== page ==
In partnership with Terra Origin, I'm sharing 5 simple ways to improve your sleep as well as how sleep impacts your mental health. Read on to learn more about how the BRAIN FOOD L-Tryptophan plays a role in your sleep and learn more about the connection between this essential amino acid and mood here.
Sleep’s Role in Boosting your Mood
You’ve likely experienced firsthand how sleep affects your mood. After a sleepless night you may be more susceptible to stress, have difficulty concentrating and feel irritable.Studies have shown that even partial sleep deprivation has a significant effect on mood. Subjects who were limited to only 4.5 hours of sleep a night for one week reported feeling more stressed, angry, sad, and mentally exhausted. When the subjects resumed normal sleep, they reported a dramatic improvement in mood (source).
Additionally, people with insomnia are 10 times as likely to have clinical depression and 17 times as likely to have clinical anxiety (source).
L-Tryptophan Role in Melatonin Production
The BRAIN FOOD L-tryptophan also plays a vital role in sleep. In addition to being an important essential amino acid that is a precursor to the brain neurotransmitter serotonin, which regulates mood, it also regulates the sleep hormone melatonin. Read more about tryptophan here.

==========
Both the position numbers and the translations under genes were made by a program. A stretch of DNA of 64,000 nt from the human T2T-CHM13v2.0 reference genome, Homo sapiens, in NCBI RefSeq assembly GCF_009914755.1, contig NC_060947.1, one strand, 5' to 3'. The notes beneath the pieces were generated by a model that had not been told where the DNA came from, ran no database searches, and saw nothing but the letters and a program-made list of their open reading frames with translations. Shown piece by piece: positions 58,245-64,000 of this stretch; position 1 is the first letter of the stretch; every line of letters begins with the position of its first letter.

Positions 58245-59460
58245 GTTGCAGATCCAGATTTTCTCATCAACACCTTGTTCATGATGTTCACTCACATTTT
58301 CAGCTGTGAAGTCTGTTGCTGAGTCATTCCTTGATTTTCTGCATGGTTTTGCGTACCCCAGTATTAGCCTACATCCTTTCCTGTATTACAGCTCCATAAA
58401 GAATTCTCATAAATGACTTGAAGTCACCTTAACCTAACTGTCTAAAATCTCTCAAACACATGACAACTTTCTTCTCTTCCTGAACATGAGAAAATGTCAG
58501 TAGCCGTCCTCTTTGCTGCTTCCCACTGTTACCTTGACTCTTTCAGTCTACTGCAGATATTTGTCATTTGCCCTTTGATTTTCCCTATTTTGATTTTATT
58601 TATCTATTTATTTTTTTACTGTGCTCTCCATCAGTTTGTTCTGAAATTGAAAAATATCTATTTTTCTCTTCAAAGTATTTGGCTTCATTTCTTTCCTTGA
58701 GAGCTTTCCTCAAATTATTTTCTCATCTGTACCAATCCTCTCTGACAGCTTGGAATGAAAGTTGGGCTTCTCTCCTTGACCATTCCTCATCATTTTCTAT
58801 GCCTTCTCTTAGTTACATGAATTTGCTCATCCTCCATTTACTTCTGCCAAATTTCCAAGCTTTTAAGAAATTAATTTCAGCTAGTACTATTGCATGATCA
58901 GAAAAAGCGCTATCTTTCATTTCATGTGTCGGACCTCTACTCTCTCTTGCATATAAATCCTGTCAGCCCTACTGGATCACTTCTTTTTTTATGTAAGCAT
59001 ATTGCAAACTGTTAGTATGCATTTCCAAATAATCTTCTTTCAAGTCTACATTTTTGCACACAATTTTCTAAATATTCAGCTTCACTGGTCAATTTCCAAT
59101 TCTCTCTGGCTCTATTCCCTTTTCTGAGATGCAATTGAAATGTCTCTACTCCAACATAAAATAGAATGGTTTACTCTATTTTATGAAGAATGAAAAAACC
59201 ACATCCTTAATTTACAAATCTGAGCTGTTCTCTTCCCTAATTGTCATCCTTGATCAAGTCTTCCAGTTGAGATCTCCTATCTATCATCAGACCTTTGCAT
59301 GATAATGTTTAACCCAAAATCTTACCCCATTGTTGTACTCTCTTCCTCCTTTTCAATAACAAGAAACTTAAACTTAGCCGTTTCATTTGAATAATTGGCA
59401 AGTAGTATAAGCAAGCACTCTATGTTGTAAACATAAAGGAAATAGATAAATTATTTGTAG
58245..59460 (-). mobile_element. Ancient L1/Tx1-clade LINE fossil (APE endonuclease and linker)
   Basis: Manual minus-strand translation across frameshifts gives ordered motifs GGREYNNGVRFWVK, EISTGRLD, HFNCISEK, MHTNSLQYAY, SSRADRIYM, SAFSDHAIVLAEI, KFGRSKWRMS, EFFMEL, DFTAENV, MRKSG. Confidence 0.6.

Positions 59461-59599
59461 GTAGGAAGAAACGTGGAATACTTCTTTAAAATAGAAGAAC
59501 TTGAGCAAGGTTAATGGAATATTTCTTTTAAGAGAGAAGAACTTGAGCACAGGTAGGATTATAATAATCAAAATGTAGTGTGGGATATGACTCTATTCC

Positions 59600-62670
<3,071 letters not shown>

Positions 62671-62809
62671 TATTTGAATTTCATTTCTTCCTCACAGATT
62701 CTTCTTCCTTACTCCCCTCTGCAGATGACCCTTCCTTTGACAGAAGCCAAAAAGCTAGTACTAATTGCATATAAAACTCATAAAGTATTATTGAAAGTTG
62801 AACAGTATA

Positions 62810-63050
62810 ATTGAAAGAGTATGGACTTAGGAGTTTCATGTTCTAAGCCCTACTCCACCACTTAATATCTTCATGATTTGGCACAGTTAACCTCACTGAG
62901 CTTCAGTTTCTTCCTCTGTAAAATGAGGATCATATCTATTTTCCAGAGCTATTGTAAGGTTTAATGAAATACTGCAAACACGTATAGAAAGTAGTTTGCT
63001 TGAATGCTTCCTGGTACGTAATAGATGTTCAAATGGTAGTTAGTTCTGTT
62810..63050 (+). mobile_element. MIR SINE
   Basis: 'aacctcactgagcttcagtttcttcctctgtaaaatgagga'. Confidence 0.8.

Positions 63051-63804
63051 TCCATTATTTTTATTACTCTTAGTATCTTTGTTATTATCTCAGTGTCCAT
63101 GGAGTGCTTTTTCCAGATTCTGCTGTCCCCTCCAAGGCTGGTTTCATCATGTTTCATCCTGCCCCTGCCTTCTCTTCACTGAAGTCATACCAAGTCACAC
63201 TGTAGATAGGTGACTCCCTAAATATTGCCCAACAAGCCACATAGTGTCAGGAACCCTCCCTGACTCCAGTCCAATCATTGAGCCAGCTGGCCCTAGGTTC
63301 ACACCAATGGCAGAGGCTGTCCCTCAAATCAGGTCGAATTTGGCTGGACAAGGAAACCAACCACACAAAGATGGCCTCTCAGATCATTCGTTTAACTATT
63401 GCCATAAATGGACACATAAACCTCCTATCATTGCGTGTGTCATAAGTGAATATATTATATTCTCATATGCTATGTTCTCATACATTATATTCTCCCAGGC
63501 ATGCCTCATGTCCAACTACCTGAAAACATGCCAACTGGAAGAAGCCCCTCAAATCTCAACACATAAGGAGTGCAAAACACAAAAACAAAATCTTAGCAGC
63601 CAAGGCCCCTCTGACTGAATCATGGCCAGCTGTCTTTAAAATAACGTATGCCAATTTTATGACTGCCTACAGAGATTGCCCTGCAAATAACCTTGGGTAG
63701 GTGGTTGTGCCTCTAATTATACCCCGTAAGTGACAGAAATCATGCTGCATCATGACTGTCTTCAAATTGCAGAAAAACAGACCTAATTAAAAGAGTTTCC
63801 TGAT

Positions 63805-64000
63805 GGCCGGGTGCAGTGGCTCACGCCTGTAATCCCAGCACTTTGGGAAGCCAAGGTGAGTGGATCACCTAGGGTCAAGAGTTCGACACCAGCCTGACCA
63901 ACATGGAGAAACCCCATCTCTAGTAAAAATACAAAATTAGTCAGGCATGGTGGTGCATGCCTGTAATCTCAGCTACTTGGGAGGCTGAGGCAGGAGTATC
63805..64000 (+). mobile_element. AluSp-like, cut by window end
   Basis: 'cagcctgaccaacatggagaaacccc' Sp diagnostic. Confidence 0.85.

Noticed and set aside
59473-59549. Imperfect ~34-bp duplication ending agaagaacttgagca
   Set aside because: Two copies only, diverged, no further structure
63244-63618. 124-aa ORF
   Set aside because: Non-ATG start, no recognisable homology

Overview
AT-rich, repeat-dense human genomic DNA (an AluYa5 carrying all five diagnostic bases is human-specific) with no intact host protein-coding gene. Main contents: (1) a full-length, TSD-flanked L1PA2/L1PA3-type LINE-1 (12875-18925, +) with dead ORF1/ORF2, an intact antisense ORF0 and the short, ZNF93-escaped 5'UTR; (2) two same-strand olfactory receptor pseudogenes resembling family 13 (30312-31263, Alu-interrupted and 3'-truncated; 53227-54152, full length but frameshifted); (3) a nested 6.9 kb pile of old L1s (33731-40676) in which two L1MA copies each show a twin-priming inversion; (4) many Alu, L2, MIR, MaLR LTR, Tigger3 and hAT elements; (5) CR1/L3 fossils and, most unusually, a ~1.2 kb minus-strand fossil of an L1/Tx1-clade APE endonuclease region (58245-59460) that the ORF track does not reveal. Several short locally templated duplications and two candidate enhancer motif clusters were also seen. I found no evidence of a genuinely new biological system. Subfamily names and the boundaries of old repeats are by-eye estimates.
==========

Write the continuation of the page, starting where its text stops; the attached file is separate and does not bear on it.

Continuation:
After absorbing L-tryptophan from food or supplements, our bodies convert it to 5-HTP (5-Hydroxytryptophan), and then to serotonin, melatonin, and vitamin B6 (source). Melatonin's main job in the body is to regulate sleep-wake cycles. We produce more melatonin when it’s dark out to prepare for sleep.
Low-levels of tryptophan can reduce both serotonin and melatonin production and can lead to depression, anxiety, insomnia, and poor memory and concentration. Read about how to increase your tryptophan intake here.
In addition to increasing your tryptophan intake, here are five simple ways to improve your sleep. Try one or two from this list and see how you feel.
5 Simple Ways to Improve Your Sleep
Sleep During Optimal Hours
In Ayurveda, the optimal sleep hours are to fall asleep around 10:00 PM and wake before or around 6:00 AM. Ayurveda recommends going to sleep by or around 10:00 PM—during Kapha time. The Kapha dosha has slow, stable and dull qualities, which are ideal for falling asleep. After 10:00 PM, we enter the Pitta time of day. Pitta’s qualities are hot, sharp, light and intense, none of which are ideal for falling asleep. If you feel tired around 10:00 PM but wired by 12:00 AM this could be why. You should also aim to wake by 6:00 AM. Between 2:00 AM and 6:00 AM is the Vata time of day—which has light and mobile qualities—making it easier to wake up. After 6:00 AM we enter the Kapha time of day again, making it more difficult to wake. If you feel tired and sluggish waking around 7:00 AM or 8:00 AM— even after a good night’s sleep—
your sleep cycle maybe off.
Prime Your Bedroom for Sleep
A quiet, dark, cool and relaxing environment can help promote a good night’s sleep. A few tips for achieving this environment: use blackout shades or an eye mask to block light, keep the temperature cool between 60-75°F with a fan that can also act to cancel noise, and turn on a diffusor filled with sleep promoting essential oils such as lavender, vanilla, and jasmine.